Every November, when “Thanksgiving” is scheduled, I think of the People of the First Nations (so-called Native Americans), and wonder about their mixed feelings for a holiday that celebrates their enormous generosity as well as their near total destruction.
What do they have to be thankful for?
U.S. President Abraham Lincoln declared the first such holiday in 1863, and American popular culture has tied it to a meal between Aboriginal people and Europeans upon their arrival on this continent.
In fact, when the Spanish reached South America, and the English reached North America, they soon embarked on dual extermination campaigns, which led to holocausts of Indian nations, both north and south.
Their arrivals spelled the doom of hundreds of millions of people, hunted, starved, diseased and enslaved.
To the Indigenous peoples, hell had a white face.
The Europeans made treaty after treaty with the Indians, but the palefaces broke every one.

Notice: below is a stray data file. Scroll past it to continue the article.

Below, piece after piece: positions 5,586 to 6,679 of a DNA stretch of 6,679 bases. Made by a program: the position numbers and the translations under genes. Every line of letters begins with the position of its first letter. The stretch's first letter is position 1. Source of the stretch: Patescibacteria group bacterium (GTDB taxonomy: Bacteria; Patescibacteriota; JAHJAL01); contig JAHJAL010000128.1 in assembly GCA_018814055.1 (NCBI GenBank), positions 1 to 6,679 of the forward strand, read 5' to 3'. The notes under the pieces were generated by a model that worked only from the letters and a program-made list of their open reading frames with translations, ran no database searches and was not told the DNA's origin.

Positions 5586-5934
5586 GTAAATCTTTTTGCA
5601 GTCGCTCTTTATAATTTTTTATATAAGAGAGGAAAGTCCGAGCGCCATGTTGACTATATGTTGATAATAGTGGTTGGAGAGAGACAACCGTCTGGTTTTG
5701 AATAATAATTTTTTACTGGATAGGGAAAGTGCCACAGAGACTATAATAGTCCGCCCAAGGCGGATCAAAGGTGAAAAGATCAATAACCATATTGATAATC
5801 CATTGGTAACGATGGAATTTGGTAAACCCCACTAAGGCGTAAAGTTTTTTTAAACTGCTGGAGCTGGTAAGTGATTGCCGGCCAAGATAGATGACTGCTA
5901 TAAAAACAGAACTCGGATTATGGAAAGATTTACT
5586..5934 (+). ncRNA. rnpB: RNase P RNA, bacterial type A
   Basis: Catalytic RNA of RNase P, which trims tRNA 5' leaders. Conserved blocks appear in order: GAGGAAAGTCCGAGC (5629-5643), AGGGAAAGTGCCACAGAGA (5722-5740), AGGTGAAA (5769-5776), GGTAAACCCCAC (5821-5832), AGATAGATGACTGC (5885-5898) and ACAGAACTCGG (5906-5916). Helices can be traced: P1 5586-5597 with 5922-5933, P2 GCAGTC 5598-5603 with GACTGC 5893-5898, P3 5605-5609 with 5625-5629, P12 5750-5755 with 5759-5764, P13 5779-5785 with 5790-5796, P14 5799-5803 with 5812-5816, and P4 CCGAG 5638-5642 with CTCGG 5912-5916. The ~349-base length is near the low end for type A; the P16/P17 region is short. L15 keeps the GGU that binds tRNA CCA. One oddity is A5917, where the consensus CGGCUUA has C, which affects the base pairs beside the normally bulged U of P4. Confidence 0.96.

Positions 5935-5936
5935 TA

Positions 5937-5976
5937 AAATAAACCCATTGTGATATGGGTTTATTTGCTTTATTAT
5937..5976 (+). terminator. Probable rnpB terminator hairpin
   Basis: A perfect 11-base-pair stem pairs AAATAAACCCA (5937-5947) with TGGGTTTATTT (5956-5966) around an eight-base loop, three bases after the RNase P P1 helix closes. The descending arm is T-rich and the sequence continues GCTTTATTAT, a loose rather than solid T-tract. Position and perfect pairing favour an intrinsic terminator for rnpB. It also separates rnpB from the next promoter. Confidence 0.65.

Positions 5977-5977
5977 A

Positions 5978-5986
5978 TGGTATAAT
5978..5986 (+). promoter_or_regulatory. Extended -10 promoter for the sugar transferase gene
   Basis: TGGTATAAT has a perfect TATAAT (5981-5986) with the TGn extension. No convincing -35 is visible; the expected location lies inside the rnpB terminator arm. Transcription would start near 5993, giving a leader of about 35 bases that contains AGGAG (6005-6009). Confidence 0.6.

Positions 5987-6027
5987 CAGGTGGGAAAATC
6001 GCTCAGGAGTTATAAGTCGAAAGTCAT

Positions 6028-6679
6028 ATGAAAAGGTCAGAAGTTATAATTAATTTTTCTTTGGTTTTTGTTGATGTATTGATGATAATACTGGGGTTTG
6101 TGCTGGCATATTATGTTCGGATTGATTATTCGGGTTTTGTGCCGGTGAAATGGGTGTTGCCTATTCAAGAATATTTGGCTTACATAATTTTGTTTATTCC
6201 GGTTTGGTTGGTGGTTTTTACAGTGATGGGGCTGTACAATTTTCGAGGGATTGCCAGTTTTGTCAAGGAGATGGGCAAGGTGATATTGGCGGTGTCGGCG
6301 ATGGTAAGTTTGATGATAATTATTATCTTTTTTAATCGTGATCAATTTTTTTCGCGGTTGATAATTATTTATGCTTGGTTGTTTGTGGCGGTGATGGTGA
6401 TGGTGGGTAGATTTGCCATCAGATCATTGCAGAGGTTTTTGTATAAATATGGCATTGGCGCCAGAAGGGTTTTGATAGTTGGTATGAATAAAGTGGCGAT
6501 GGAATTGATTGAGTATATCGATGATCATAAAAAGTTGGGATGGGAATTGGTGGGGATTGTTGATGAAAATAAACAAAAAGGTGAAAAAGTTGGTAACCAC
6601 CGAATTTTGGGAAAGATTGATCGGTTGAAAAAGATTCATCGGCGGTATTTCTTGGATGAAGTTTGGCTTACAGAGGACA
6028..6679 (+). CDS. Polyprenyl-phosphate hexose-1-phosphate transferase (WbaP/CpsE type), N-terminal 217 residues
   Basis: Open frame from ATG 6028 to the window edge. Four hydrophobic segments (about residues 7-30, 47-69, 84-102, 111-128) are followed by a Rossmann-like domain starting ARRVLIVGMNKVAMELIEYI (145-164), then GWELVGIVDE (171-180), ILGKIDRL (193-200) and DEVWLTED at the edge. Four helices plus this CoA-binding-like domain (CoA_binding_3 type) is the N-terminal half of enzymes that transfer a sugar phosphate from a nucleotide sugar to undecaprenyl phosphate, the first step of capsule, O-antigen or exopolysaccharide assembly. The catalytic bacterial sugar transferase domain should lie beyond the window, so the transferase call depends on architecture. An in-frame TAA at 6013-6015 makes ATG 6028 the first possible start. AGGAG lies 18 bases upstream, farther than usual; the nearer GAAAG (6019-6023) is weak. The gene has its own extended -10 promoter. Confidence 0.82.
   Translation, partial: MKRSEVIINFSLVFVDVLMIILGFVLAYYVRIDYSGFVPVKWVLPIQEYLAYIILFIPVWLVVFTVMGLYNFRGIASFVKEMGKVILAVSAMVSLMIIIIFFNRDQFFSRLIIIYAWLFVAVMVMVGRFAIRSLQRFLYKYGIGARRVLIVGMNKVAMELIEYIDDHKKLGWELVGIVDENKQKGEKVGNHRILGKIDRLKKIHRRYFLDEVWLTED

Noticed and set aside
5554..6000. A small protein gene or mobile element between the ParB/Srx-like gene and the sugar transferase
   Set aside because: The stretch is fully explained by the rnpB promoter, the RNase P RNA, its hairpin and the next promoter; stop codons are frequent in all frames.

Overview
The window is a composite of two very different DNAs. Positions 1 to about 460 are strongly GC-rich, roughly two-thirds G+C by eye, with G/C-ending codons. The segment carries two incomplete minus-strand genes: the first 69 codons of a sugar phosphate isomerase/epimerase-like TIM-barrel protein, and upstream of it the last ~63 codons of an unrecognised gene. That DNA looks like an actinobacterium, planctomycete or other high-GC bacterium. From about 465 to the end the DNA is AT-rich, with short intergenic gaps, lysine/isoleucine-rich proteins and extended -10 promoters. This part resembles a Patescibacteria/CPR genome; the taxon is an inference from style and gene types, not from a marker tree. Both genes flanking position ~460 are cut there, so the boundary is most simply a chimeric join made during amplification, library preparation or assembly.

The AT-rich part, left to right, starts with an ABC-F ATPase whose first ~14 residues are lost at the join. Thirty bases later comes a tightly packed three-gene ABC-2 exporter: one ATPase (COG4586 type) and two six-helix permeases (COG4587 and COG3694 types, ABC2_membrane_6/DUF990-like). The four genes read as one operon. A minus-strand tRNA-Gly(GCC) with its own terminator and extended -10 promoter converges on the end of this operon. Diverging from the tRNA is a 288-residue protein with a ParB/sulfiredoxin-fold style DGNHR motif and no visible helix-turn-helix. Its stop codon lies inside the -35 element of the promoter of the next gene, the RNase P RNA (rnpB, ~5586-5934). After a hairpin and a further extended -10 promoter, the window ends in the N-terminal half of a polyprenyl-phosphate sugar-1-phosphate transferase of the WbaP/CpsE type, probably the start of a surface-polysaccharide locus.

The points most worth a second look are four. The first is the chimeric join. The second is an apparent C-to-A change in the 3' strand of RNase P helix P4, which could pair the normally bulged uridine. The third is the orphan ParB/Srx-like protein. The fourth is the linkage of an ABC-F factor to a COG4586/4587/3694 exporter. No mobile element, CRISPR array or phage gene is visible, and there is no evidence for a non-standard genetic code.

For the conquistadors, Native peoples served as enslaved workers who worked themselves to death to mine silver and gold. To the Anglos, they were superfluous — it was Indian land the invaders hungered for — and they got it — by hook or crook.
When first they arrived, European settlements were places of disease, hunger and pitiless death. First Nations folk fed them, taught them planting and healed the sick with herbal treatments. The colonists repaid them with unremitting war, smallpox used as a biological weapon, land theft and slaughter.
Thanksgiving may be a holiday, but it ain’t a holy day.
It should be a day to be remembered, in remembrance of the First Nations that peopled this land, for tens of thousands of years.